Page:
Truffles, or tartufo are a fungus that grow on or near-surface of the roots of trees, particularly oak trees, and have been used in Greek kitchens since ancient times. Nowadays you can find these yummy and good-for-you fungi in a variety of dishes throughout Greece and all around the world, including a varied-version of an oyster and truffle dish from 4th century Greece!
Let’s look at some essential information you need to know before purchasing your truffles and cooking up this fabulous dish.
Where to Find the Best Quality Truffles:
Want to try some for yourself? Beware, there are impostures out there where some suppliers mix lesser quality Chinese truffles together with French and Italian ones and sell it at a premium.
Be sure that you get pure, exceptional quality when you purchase truffles, after all, it is considered to be one of the most expensive foods out there! Check out Truffles USA at www.trufflesusa.com where you will find selected Italian truffles that are imported from central Italy and everything from gift baskets with complete meals and instructions to various truffle products.
Alex Vacca, the owner of Truffles USA explained to Greek Reporter that the truffles he selects for his company to import are only of the highest quality and that the rising interest in truffles across the globe is one that he welcomes.
“I loved truffles all of my life,” Alex told Greek Reporter. “While living in the United States, I started looking for them and everyone thought I was talking about ice-cream.”
These nutrient-rich fungi are the furthest from ice-cream that you can get! They have “benefits to the immune system” and in ancient times in Greece they were believed to be an “aphrodisiac,” Alex added.
Now You Have Your Truffle, Let’s Get Cooking!
Let’s look at a varied-version of an ancient Greek recipe with oysters served with truffles that is a time-tested favorite Greek dish dating back to the 4th century BC! It’s healthy and sumptuous and you are sure to enjoy it.
What You Need:
12 large fresh oysters
1 cup coarse sea salt
1 fresh black truffle (about 1 ounce; 30 g), cleaned
1/4 cup truffle cream (see recipe below)
About 1 tablespoon truffle juice
2 teaspoons butter, truffled, if available
1/2 teaspoon freshly squeezed lemon juice, or to taste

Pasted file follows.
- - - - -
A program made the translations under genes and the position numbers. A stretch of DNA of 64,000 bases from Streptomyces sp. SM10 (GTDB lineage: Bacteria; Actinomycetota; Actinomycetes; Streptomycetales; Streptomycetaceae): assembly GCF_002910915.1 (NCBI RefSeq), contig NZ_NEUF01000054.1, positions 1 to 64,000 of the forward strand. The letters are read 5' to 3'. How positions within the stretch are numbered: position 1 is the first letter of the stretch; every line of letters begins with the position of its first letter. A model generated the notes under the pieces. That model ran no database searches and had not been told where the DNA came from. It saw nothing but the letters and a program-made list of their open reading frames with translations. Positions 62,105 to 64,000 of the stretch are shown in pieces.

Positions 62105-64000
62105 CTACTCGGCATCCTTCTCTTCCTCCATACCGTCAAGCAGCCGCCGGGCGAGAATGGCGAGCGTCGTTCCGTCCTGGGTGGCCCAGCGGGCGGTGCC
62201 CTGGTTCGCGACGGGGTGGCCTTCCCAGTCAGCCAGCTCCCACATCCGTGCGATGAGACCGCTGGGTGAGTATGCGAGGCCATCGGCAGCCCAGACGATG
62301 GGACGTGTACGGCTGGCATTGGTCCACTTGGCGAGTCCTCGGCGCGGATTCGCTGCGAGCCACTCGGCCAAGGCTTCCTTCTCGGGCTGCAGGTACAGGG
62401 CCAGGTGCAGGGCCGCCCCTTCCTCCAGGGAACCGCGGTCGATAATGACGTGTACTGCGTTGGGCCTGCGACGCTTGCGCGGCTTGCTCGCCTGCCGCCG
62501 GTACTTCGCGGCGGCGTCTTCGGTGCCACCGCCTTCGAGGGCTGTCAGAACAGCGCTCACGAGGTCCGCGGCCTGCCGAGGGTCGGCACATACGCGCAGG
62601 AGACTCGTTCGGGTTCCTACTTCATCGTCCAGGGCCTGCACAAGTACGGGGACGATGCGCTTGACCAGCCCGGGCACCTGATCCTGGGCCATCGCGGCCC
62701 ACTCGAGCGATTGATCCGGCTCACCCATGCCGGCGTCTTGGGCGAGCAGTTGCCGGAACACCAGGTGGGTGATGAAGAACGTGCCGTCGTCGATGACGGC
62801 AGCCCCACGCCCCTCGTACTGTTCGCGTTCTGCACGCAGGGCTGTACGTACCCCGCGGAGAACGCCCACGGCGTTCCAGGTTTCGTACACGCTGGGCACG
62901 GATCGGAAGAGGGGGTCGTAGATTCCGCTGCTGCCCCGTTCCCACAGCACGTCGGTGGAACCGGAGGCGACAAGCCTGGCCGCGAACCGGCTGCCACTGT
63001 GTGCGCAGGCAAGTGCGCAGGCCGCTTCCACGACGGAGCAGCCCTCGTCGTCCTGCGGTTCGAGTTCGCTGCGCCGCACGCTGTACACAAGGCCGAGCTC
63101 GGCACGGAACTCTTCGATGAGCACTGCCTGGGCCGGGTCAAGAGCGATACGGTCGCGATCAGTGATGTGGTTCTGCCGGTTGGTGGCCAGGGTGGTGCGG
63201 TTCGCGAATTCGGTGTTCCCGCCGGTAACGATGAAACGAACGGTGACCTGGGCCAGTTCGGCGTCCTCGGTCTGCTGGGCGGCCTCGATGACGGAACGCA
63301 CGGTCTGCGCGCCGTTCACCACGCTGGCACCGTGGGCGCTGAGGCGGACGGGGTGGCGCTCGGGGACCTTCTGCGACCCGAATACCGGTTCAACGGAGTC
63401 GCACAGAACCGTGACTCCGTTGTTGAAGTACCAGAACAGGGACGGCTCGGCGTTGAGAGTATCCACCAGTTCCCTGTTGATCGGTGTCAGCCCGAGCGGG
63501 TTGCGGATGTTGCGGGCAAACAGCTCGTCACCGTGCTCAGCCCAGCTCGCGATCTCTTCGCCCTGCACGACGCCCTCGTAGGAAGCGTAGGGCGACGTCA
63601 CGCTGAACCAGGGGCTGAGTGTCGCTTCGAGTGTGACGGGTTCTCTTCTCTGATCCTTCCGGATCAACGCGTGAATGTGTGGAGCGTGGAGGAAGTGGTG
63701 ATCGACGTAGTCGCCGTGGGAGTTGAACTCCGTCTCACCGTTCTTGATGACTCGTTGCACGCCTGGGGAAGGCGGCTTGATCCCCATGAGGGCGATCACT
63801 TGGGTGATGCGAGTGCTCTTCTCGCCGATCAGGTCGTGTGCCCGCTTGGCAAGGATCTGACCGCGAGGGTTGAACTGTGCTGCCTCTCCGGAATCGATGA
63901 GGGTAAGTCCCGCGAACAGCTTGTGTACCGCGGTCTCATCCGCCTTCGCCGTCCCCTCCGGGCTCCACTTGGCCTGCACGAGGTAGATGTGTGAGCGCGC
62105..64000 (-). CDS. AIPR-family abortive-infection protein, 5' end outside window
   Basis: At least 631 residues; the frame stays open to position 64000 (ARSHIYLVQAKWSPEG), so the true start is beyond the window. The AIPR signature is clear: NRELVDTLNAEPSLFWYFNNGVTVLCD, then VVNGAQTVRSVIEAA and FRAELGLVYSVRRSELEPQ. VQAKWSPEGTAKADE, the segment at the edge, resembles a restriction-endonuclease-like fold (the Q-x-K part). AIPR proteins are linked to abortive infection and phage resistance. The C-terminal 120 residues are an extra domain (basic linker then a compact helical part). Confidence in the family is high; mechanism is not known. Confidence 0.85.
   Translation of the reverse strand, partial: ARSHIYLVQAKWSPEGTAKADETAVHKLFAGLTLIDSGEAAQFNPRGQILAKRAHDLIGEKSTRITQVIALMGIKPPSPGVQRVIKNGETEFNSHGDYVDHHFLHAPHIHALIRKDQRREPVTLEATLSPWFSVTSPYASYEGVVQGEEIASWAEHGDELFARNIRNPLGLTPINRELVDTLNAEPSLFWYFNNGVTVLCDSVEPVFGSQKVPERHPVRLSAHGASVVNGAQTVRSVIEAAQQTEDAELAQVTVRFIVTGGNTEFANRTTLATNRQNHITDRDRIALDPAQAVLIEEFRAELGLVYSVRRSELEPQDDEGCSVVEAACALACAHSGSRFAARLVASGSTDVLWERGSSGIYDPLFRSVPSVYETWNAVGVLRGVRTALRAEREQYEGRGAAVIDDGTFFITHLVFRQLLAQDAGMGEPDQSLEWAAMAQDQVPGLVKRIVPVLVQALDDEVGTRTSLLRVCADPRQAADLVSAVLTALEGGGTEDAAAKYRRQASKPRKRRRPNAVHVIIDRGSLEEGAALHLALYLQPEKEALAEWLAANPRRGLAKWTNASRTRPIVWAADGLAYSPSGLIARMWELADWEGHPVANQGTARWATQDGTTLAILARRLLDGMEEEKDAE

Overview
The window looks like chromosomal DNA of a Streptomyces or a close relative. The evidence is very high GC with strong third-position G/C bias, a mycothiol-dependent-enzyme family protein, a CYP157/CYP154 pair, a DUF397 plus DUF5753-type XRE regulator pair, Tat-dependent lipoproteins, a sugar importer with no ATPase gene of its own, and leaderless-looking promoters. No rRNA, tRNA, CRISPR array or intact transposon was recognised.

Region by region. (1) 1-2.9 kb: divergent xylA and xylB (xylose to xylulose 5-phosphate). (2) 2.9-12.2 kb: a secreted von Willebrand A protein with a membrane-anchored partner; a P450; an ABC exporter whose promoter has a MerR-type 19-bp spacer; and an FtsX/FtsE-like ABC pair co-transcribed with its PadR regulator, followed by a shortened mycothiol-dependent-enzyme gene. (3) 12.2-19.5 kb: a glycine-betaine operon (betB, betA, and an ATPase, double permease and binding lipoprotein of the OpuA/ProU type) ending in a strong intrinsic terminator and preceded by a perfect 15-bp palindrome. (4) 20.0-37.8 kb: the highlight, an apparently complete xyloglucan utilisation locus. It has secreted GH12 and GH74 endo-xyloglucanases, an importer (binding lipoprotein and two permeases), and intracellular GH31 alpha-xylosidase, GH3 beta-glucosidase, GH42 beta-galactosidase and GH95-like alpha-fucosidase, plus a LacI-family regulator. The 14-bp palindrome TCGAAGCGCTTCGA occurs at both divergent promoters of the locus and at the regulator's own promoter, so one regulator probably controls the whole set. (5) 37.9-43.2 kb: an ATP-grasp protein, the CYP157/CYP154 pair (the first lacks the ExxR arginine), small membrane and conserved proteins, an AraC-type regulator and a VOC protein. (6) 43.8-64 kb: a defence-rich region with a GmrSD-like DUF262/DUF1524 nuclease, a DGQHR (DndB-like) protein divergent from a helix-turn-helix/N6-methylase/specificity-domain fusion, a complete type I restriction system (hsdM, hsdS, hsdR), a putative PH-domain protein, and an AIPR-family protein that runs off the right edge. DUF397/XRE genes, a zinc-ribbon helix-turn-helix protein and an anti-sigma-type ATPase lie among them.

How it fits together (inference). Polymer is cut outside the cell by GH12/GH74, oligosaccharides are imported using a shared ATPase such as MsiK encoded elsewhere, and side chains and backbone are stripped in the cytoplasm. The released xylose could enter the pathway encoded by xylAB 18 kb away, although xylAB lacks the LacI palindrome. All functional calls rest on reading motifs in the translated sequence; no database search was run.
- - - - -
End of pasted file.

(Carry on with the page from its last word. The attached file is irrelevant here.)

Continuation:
How to Make Truffle Cream:
Makes 2 cups
What you need: A jar with a lid.
5 tablespoons minced fresh black truffle peelings
2 cups heavy cream
If you don’t have truffle cream available, you can easily make it on your own. Just combine the truffles and cream in a jar with the lid tightly closed and shake it to blend. Refrigerate for at least 2 days before using to let the flavors blend and mature. Note: The mixture will stay fresh, stored in an airtight container in the refrigerator, for 1 week.
The Main Dish:
1. Open the oysters, cut the muscle to extract it from the shell, and place the sieve over a small saucepan to filter the oyster liquor into the pan.
2. Cover the bottom of a ovenproof serving dish large enough to hold the oysters in a single layer. Cover the bottom of the dish with thin layer of coarse salt. Place the opened oysters in their shells on the bed of salt to keep them stable. Refrigerate for about 15 minutes, at which time the oysters will give off a second, even more flavorful oyster liquor.
3. Meanwhile, arrange a rack in the oven about 5 inches from the heat source and preheat the broiler.
4. With a vegetable peeler, peel the truffle and mince the truffle peelings. Place the minced peelings in the small jar, and tighten the lid. Reserve the peelings for another use (i.e. to make truffle salt or truffle butter). With a very sharp knife, cut the truffle into thick slices and then cur those slices into matchsticks.
5. In the saucepan containing the reserved oyster liquor, add the cream and truffle juice and bring to a simmer over low heat. Then, whisk the butter and the lemon juice into the sauce vigorously to give it volume. If the sauce appears too thick you can thin it with additional truffle juice. Add half the truffle matchsticks and warm them slightly – be sure not to actually cook them.
6. Spoon the sauce over the oysters. Place the baking dish under the broiler and cook 20-25 seconds, or until the oysters are warmed.
7. Cover 4 plates with sea salt to keep the oysters stable. Arrange 3 of the oysters on each plate. Garnish the tops of the oysters with the remaining truffle matchsticks. Serve and enjoy!